And, with that, 10 delightfully indulgent beach reads for you:
Pick 1: The Royal We
I tore through this like a bat out of hell (?). The story of a sassy American girl who matriculates to college in the UK, where she happens to wind up in the same dorm as–and fall in love with–the heir apparent to the British throne. Lots of raciness and adventure ensues. For anyone as obsessed with royalty as I am, this book will enchant and delight the hell out of you.
Pick 2: The Couple Next Door
I enjoyed this even more than The Girl on the Train, though SO many people likened the two to one another. (And so many people before that likened The Girl on the Train to Gone Girl.) If you like psychological thrillers, you’d do yourself a favor by ordering all three, all of which are insanely fun page-turners. I think I read The Couple Next Door in two nights–it’s an edge-of-your-seat lark about a couple whose baby goes missing while the two are next door at a dinner party (tsssk tsssk) and the twisty-turny plot that follows. All three of these books would make excellent fodder for a feminist-lensed book club–they each present problematic and, frankly, fascinating depictions of modern motherhood, wifehood, and womanhood.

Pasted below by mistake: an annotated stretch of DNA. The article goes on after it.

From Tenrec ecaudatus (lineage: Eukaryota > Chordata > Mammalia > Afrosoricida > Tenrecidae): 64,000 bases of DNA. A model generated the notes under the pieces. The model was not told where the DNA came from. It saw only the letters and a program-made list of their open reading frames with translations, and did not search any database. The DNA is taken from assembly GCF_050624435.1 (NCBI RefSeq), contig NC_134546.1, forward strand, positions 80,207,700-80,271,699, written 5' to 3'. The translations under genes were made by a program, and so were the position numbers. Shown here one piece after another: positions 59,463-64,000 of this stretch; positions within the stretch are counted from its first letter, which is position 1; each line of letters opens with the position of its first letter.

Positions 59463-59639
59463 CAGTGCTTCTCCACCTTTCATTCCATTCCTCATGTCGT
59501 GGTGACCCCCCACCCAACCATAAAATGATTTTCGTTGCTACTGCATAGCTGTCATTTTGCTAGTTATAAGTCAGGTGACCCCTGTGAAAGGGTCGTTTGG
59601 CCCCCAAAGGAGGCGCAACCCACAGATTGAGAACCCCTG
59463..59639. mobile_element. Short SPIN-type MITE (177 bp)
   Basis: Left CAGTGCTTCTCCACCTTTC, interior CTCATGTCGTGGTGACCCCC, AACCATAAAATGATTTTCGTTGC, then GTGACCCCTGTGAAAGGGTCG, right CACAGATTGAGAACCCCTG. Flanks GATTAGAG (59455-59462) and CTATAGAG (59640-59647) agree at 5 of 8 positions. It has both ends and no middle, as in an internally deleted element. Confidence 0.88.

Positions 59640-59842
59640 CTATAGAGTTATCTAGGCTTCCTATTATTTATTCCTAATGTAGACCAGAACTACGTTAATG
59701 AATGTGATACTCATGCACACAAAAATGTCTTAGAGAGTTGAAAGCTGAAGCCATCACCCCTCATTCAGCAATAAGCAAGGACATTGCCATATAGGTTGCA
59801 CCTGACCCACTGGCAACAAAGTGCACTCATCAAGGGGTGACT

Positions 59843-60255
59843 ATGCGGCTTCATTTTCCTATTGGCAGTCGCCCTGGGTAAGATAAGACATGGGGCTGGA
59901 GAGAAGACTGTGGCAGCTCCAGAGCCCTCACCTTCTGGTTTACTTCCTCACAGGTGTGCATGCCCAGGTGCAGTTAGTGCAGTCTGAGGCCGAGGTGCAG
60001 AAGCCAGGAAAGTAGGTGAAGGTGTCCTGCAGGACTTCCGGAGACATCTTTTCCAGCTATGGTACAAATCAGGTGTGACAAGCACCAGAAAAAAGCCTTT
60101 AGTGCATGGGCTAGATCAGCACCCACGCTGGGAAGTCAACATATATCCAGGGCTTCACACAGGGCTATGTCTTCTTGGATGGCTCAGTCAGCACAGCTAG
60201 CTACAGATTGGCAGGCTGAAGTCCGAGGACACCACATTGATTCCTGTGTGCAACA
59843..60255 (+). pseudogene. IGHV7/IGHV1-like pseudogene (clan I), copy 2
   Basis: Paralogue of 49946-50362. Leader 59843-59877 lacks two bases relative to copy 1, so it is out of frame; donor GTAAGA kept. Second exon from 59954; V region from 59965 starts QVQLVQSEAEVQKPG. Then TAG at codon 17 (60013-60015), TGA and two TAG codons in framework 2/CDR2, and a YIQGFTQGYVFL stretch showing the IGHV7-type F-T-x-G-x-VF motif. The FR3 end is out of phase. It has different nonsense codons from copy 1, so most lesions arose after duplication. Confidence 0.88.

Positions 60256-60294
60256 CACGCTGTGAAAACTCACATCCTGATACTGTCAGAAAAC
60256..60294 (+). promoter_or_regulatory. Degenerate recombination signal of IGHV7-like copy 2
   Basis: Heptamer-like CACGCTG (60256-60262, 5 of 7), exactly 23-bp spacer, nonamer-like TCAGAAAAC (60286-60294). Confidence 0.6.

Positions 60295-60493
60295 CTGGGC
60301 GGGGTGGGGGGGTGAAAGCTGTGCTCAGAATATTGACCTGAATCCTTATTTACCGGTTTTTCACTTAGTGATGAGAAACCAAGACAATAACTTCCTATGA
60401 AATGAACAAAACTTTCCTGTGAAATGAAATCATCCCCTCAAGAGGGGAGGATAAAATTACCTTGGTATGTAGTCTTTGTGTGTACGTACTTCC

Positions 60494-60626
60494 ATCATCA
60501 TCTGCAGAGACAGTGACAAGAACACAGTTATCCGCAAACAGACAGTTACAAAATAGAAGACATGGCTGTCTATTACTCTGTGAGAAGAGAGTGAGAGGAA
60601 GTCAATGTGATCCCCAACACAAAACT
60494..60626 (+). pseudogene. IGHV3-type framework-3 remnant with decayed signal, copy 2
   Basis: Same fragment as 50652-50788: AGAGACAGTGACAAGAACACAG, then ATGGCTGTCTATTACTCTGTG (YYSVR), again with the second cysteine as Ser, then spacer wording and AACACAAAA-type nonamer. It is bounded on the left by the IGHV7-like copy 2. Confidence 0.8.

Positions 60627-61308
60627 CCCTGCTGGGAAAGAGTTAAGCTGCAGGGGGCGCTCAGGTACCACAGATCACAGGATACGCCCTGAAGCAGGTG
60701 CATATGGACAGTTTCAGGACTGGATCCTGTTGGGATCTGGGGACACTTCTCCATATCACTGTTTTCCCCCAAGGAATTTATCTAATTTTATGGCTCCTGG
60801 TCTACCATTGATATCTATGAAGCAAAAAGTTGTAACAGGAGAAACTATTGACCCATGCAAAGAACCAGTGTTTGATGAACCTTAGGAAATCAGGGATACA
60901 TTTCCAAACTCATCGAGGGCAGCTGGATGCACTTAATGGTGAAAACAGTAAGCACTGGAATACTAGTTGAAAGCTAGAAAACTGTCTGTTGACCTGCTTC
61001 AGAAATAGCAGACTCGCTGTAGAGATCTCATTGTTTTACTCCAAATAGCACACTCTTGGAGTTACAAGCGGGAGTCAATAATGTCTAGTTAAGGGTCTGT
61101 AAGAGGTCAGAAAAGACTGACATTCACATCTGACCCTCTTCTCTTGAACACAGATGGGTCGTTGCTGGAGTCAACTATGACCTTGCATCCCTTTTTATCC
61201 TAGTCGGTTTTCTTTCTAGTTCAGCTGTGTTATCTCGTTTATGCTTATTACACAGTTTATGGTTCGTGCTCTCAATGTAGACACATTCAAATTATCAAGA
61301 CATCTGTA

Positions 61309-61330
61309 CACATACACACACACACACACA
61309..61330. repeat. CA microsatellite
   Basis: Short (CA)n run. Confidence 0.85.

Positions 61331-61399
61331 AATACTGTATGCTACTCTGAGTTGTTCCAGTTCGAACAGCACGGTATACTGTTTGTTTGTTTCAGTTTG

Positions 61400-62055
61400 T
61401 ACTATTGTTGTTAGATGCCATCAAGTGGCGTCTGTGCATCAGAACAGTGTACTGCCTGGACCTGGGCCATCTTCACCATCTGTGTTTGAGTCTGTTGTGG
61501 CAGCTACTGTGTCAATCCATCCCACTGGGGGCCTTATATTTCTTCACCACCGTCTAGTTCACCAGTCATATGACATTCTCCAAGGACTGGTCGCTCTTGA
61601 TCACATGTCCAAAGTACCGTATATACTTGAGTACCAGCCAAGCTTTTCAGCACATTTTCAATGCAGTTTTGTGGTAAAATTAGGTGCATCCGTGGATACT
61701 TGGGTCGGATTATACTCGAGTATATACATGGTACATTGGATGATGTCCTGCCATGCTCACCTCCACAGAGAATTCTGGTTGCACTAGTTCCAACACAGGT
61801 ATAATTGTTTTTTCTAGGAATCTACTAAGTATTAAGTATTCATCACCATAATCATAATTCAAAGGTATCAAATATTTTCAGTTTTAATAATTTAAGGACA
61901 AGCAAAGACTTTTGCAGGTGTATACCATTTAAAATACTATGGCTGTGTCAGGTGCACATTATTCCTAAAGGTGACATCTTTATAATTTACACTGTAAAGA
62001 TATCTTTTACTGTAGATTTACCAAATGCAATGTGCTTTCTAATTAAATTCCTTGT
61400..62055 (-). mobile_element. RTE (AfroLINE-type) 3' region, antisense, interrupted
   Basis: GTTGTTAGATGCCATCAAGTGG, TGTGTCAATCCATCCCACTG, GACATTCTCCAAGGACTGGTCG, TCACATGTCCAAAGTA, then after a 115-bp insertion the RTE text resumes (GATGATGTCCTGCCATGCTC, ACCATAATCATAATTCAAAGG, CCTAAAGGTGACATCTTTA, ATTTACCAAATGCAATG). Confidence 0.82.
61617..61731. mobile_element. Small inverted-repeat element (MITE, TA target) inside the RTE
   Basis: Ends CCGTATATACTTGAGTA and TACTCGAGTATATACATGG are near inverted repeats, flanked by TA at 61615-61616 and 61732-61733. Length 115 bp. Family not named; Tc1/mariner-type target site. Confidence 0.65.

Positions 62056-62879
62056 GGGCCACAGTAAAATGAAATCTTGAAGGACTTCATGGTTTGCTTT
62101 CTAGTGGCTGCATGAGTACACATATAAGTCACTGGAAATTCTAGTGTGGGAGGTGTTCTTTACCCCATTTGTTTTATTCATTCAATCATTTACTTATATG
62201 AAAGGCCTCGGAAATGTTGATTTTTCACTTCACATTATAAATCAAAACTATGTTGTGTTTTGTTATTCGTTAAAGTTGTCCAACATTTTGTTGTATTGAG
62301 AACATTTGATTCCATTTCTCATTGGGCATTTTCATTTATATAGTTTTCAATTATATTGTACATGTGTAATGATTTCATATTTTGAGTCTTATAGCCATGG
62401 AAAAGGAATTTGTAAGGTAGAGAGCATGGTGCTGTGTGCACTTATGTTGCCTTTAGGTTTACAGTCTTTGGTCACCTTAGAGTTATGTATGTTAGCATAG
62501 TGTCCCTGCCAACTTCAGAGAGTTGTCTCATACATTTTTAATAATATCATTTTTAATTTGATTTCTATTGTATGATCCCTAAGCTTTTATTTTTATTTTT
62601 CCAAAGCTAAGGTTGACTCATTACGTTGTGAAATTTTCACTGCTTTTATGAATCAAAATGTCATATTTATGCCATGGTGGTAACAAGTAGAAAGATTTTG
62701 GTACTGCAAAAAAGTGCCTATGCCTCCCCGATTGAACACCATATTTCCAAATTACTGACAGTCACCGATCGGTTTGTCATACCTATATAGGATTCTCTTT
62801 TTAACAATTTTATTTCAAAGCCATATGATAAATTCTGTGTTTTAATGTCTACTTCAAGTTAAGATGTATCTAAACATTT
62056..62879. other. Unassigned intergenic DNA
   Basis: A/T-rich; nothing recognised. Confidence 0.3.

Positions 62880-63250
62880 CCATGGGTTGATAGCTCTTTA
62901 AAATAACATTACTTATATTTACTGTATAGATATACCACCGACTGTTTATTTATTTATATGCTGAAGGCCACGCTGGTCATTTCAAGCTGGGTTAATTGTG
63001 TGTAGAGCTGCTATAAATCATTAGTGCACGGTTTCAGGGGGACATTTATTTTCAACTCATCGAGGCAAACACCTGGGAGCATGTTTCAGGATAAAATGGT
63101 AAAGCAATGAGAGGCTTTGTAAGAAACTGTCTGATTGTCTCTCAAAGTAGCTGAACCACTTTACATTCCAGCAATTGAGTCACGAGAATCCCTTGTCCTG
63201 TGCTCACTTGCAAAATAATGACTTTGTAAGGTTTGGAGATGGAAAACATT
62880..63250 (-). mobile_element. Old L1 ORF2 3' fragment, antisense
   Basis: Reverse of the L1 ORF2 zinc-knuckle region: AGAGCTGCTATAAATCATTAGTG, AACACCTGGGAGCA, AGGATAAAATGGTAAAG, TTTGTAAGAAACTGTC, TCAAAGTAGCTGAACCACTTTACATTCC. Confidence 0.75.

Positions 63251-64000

Pick 3: The Primates of Park Avenue
I’ve heard from many sources who know what it’s actually like to raise children in NYC that this book is absurdly over-the-top–all about the Upper East Side mommy culture–but I, for one, could not put it down. There are some biting moments of satire that make you think a lot about our shared cultural conventions for modern motherhood.
Pick 4: Is Everyone Hanging Out Without Me?